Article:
What Israel Should Do Next

Yesterday evening, an IDF spokesperson announced that Israel is planning to send 100,000 reservists into Gaza to free hostages and to ensure that “Hamas will no longer have any military capabilities to threaten Israeli civilians with” and also that “Hamas will not be able to govern the Gaza Strip.” Meir Ben-Shabbat, a former head of Israel’s National Security Council and 30-year veteran of the Shin Bet, explains how the IDF might go about accomplishing this:

The current circumstances not only justify but necessitate a departure from the policy of surgical strikes. While they provide precision and show Israel’s special capabilities, they require long, protracted, and complex preparations and in any event cannot constitute a sufficient price tag for the severe attack carried out by Hamas.

In place of this policy, Israel should warn the civilian population in the Gaza Strip that Israel’s intentions are to launch a massive assault. . . . Israel should destroy everything connected to Hamas: the homes of Hamas operatives, government offices, and offices belonging to the organization, institutions, banks, vehicles, generators, boats, warehouses, and workshops. The practice of “knock on the roof” (dropping low-yield devices to warn of an imminent full-scale bombing) should be suspended as it slows down the pace of operations, and the liaison office with Gaza should be closed.

The important plans concerning Saudi Arabia should not be a restraining factor when it comes to Gaza. The Saudi street won’t react positively to Israel’s operations, but they too will respect a powerful response to such a barbaric assault.

Read more at Israel Hayom

More about: Gaza Strip, Hamas, IDF, Israeli Security, Saudi Arabia

Why the White House’s Plan to Prevent an Israel-Hizballah War Won’t Work

On Monday, Hizballah downed an Israeli drone, leading the IDF to retaliate with airstrikes that killed one of the terrorist group’s commanders in southern Lebanon, and two more of its members in the northeast. The latter strike marks an escalation by the IDF, which normally confines its activities to the southern part of the country. Hizballah responded by firing two barrages of rockets into northern Israel on Tuesday, while Hamas operatives in Lebanon fired another barrage yesterday.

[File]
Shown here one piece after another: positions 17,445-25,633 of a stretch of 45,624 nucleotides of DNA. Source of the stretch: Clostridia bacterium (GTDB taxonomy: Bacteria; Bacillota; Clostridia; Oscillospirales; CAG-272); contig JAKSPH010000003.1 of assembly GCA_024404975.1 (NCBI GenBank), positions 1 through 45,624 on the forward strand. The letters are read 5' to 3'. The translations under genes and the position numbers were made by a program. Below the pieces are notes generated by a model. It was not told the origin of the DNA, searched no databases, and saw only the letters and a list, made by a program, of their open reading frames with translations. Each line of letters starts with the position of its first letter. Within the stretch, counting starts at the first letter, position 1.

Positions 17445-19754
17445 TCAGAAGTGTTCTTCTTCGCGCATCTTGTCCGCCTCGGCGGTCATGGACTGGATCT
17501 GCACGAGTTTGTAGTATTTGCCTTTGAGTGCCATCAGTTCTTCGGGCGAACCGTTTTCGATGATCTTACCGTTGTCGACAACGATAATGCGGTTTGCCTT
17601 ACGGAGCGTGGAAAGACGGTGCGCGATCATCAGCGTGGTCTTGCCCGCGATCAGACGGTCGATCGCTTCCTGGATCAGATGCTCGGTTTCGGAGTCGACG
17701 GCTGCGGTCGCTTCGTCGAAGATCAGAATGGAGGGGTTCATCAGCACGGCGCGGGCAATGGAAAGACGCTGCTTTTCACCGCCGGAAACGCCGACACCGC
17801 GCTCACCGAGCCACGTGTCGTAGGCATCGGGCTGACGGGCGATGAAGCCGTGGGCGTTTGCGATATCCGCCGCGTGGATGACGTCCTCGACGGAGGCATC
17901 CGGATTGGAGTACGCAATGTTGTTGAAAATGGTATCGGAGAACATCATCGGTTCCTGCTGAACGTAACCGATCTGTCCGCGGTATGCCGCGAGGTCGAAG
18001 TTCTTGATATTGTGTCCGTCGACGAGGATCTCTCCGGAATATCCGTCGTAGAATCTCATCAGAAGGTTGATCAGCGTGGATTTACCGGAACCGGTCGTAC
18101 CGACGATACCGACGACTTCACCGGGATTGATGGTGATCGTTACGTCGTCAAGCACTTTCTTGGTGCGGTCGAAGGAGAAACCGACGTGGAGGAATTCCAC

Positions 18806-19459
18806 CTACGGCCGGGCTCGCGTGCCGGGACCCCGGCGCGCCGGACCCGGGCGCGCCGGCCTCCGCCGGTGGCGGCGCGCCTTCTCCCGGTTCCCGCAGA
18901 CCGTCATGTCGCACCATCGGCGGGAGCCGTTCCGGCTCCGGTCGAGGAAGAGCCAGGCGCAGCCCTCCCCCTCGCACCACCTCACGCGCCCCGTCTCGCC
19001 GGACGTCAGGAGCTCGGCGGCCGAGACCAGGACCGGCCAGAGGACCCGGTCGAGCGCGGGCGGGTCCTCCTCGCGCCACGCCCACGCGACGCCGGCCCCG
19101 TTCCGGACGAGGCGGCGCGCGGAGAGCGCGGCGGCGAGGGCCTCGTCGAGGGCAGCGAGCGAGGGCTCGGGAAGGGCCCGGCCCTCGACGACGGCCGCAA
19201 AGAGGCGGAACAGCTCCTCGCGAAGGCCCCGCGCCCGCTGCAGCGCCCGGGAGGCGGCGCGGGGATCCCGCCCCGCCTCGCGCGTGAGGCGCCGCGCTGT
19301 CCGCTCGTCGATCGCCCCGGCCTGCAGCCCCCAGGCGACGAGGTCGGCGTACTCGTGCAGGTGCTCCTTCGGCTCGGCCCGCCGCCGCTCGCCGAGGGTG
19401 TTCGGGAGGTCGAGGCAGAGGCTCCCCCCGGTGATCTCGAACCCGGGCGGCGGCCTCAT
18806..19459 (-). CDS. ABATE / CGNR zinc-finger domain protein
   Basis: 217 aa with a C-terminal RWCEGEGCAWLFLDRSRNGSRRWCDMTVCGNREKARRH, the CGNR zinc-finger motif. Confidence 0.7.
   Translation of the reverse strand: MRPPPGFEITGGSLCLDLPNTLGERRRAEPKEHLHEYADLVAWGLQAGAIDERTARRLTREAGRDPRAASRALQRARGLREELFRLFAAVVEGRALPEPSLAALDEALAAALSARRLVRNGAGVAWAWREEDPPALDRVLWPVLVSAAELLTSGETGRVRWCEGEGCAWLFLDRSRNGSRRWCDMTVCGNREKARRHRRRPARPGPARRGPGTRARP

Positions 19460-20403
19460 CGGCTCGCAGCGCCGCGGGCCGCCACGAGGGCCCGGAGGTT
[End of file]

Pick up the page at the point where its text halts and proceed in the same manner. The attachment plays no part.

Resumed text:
According to the Iran-backed militia, 219 of its fighters have been killed since October; six Israeli civilians and ten soldiers have lost their lives in the north. The Biden administration has meanwhile been involved in ongoing negotiations to prevent these skirmishes from turning into an all-out war. The administration’s plan, however, requires carrots for Hizballah in exchange for unenforceable guarantees, as Richard Goldberg explains:

Israel and Hizballah last went to war in 2006. That summer, Hizballah crossed the border, killed three Israeli soldiers, and kidnapped two others. Israel responded with furious airstrikes, a naval blockade, and eventually a ground operation that met stiff resistance and mixed results. A UN-endorsed ceasefire went into effect after 34 days of war, accompanied by a Security Council Resolution that ordered the UN Interim Forces in Lebanon (UNIFIL) to assist the Lebanese Armed Forces (LAF) in disarming Hizballah in southern Lebanon—from the Israeli border up to the Litani River, some 30 kilometers away.

Despite billions of dollars in U.S. taxpayer support over the last seventeen years, the LAF made no requests to UNIFIL, which then never disarmed Hizballah. Instead, Iran accelerated delivering weapons to the terrorist group—building up its forces to a threat level that dwarfs the one Israel faced in 2006. The politics of Lebanon shifted over time as well, with Hizballah taking effective control of the Lebanese government and exerting its influence (and sometimes even control) over the LAF and its U.S.-funded systems.

Now the U.S. is offering Lebanon an economic bailout in exchange for a promise to keep Hizballah forces from coming within a mere ten kilometers of the border, essentially abrogating the Security Council resolution. Goldberg continues:

Who would be responsible for keeping the peace? The LAF and UNIFIL—the same pair that has spent seventeen years helping Hizballah become the threat it is today. That would guarantee that Hizballah’s commitments will never be verified or enforced.

It’s a win-win for [Hizballah’s chief Hassan] Nasrallah. Many of his fighters live and keep their missiles hidden within ten kilometers of Israel’s border. They will blend into the civilian population without any mechanism to force their departure. And even if the U.S. or France could verify a movement of weapons to the north, Nasrallah’s arsenal is more than capable of terrorizing Israeli cities from ten kilometers away. Meanwhile, a bailout of Lebanon will increase Hizballah’s popularity—demonstrating its tactics against Israel work.

Read more at The Dispatch

More about: Hizballah, Israeli Security, Joseph Biden